FULL Backs

Underrated. Professional sports athletes love to classify themselves as the underdogs. When they win they can now gloat and boast, as if they’ve won a gold medal. The right to celebrate goes hand in hand in sports, but the overused term of being underrated shouldn’t. Often when a game is completed, who does the sideline reporter pull to the side like they’ve been under arrest? Automatically, it’s either going to be the quarterback, running back, wide receiver, or a player known already on defense. It’s the nature of the game. Certainly there is more to a team and one position always overlooked is the fullback.

The offensive line is the building base for the offense to move, but the fullback is even more critical. Freelancing a broken play is their job. When an offensive lineman gets blown up, they need to get over as quickly as possible and block. It’s as if they’re playing goalie, and just waiting for defenders to try to make a goal (sack). If they’re not making an instant reaction to a lineman being pummeled, they’re creating the full head of steam for their running back. No great running play is accomplished without seeing that highlight reel block from the fullback that springs the runner. On any given play a fullback is the virtual running back. Usually any type of swing toss that breaks loose for a big gainer, can be seen with the fullback striding down waiting for that one last decleting block. In goalline situations, they take out that leaping linebacker that’s trying to take the running back’s head off and cause a fumble.

For all the grunt work a fullback does, they never get the accolades they deserve. Even for the Pro Bowl a limited amount of fullbacks are selected, when it should be as filled as the running back position.

All of you fantasy owners out there, are quick to scream and yell when a fullback misses an assignment, but non-thankful when your running back has a big day. The campaign for fullbacks deserving more attention has just begun. The great fullbacks like Daryl Johnston, Keith Byars, William Henderson, and Larry Centers have been scarce, but it shouldn’t have been that way.

Transformation at the fullback position has picked up so much over the last ten years. Prior to the mid 90’s, all a fullback did was be a plowing bulldozer. Expectedly, they dug their noses into linebackers and didn’t ask questions. They took more hits than a running back, and that’s without a football. Crunching becomes even worse because they’re putting more of their body into harmful situations because they have no worries of having a football in their hand. Than once in a blue moon, they’d be used for an out of the backfield pass, or a move the chains run. To touch the ball over forty times in a year, would be a career year for a fullback.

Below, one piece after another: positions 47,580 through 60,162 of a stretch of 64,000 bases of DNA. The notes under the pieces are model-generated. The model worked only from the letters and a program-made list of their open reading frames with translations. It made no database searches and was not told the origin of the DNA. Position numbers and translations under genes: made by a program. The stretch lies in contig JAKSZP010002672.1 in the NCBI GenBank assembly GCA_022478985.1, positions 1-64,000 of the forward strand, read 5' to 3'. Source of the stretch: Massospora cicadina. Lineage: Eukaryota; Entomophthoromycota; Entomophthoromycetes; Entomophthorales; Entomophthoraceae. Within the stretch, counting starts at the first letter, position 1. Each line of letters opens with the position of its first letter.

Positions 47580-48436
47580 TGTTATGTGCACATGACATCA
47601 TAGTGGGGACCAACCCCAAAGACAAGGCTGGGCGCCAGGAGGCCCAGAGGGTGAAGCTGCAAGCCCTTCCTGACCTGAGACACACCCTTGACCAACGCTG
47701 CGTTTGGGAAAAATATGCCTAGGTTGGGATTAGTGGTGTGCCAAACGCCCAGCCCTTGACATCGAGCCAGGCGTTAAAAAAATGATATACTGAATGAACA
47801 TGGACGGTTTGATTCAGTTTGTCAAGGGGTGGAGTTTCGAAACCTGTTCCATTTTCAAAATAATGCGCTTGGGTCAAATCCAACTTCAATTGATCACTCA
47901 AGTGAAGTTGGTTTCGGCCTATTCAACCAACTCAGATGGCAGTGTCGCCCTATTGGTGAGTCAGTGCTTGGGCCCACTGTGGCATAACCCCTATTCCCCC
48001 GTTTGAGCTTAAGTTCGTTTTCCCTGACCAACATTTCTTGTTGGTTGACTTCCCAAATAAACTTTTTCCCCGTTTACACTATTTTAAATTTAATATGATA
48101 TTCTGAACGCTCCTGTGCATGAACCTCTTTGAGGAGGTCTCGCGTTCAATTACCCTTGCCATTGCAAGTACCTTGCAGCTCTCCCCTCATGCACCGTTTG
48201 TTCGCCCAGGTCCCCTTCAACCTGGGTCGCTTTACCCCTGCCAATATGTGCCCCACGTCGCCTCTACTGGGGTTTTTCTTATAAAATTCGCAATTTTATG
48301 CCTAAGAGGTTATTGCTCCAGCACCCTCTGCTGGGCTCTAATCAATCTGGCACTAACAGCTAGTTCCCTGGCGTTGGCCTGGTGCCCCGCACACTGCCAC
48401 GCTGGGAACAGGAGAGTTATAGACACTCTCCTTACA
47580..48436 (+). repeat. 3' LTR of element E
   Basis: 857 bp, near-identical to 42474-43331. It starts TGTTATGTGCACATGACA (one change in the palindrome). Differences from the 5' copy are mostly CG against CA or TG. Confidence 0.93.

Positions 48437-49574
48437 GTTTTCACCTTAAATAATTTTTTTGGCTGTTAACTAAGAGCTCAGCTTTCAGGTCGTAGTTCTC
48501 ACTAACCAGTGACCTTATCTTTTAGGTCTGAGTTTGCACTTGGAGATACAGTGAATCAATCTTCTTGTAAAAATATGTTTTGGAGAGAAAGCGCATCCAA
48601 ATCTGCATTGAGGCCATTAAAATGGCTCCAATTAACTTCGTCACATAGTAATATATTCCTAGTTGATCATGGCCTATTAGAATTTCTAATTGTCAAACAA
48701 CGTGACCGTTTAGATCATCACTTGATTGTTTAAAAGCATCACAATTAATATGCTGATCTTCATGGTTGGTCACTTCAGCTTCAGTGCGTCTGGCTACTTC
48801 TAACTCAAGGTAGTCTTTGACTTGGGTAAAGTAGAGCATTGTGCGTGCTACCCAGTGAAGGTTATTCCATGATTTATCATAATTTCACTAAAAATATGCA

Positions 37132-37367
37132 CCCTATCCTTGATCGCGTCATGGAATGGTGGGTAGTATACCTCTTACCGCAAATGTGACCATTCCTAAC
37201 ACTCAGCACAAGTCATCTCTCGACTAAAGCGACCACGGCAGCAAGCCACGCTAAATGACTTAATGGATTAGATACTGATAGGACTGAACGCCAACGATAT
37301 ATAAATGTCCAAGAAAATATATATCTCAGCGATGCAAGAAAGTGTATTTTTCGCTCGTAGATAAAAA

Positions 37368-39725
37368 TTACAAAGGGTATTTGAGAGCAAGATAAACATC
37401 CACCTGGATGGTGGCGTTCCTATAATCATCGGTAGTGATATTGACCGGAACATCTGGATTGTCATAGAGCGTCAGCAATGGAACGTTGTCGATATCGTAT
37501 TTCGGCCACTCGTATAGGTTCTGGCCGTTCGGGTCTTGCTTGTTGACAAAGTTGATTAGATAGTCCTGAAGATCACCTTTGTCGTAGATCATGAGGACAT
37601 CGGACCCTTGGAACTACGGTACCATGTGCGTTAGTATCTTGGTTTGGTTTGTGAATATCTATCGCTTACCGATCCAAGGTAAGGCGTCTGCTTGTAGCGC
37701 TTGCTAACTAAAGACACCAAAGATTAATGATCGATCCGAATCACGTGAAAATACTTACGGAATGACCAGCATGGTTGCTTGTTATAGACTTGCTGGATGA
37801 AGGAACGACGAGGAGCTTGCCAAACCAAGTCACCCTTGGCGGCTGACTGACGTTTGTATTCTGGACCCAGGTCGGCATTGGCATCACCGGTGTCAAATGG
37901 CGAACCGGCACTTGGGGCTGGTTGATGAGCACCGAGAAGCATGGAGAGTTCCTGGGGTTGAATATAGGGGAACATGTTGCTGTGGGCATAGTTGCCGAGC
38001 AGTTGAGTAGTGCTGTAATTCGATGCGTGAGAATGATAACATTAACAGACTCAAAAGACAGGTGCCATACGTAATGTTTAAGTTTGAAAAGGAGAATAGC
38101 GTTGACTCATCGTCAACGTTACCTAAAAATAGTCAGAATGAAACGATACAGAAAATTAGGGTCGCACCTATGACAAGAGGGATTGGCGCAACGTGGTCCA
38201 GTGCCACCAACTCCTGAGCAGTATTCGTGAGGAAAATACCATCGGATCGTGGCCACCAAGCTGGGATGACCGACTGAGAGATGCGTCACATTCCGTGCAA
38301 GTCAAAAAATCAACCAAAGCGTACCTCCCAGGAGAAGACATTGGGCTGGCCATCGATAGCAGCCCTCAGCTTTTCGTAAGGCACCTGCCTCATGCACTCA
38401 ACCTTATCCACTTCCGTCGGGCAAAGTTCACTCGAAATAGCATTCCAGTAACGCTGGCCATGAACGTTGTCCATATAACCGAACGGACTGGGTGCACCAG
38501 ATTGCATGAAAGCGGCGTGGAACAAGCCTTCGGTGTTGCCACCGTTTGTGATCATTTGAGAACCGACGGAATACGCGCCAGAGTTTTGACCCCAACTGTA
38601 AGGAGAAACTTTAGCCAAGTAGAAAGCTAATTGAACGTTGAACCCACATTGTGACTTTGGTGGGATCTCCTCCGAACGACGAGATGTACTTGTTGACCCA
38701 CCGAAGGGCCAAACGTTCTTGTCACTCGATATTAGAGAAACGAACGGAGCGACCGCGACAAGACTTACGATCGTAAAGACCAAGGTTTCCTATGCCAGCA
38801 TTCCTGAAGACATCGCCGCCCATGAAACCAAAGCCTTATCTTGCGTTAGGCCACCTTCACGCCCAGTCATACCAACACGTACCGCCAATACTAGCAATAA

The change over had to of occurred with Mike Alstott being drafted by the Tampa Bay Buccaneers. Instantly, he made noise and became a football fan favorite thanks to his thundering ability and Chris Berman’s sound effects. Alstott still continues to be a different key to success that no other team can match. In the late 90’s, the Miami Dolphins thought they’d fine their answer by drafting Rob Konrad highly out of Syracuse. For some reason he didn’t pan out, but other lower round fullbacks have for other teams.

Seemingly, as backs continued to bulk up and get bigger it has created a new blend of prototype fullbacks. A guy that is 230-240 that doesn’t get where he wants on a team’s running back depth chart, now has new life to take the numero uno spot at fullback. Gradually carries by fullbacks have started to go up, and the usage should continue. Some of these fullbacks have incredible speed and power, and it wouldn’t be shocking to see a time where fullbacks get seven to ten carries a game.

When Stephen Davis was with the Washington Redskins, he was at first listed as a fullback. With poor play coming from the running back position, the Redskins switched him over and the rest is history. Reuben Droughns played fullback a few years ago for the Detroit Lions, and we all know the impression Mike Anderson made when he got the chance at running back for Denver. It’s a continuing process, that usually only happens due to injury, but is quietly creating an interesting “hmmm”.

Looking around the league today there is still one of the earliest running slash fullbacks in Zack Crokett with the Oakland Raiders. He has had his big games touchdown wise, but you have to wonder if he could have ever been used as a running back the past few years. Oakland never even gave him a shot as the feature back, with the rest of their rotation struggling mightily. Fred Beasely of the 49ers is another guy that has shot on the touchdown charts a few times in his career.

Defining the position is going to be the next stage for fullbacks. Checkout the Colts fullback in James Mungro. Here is a guy that is less than 220 pounds, and will create all sorts of problems for opposing teams when the Colts present a Mungro-James backfield. Out in New England, Patrick Pass has also made the similar adjustment. More and more teams are starting to realize that weight doesn’t necessarily mean to additional run support. Often those are the guys slow on their feet, and too big to get their hands up, catch a pass and make a substantial move with yards after the catch.

The new wave of fullbacks is quietly making an entrance. Just give it another year or two and it’s going to be the new sleeper position of fantasy football drafts.


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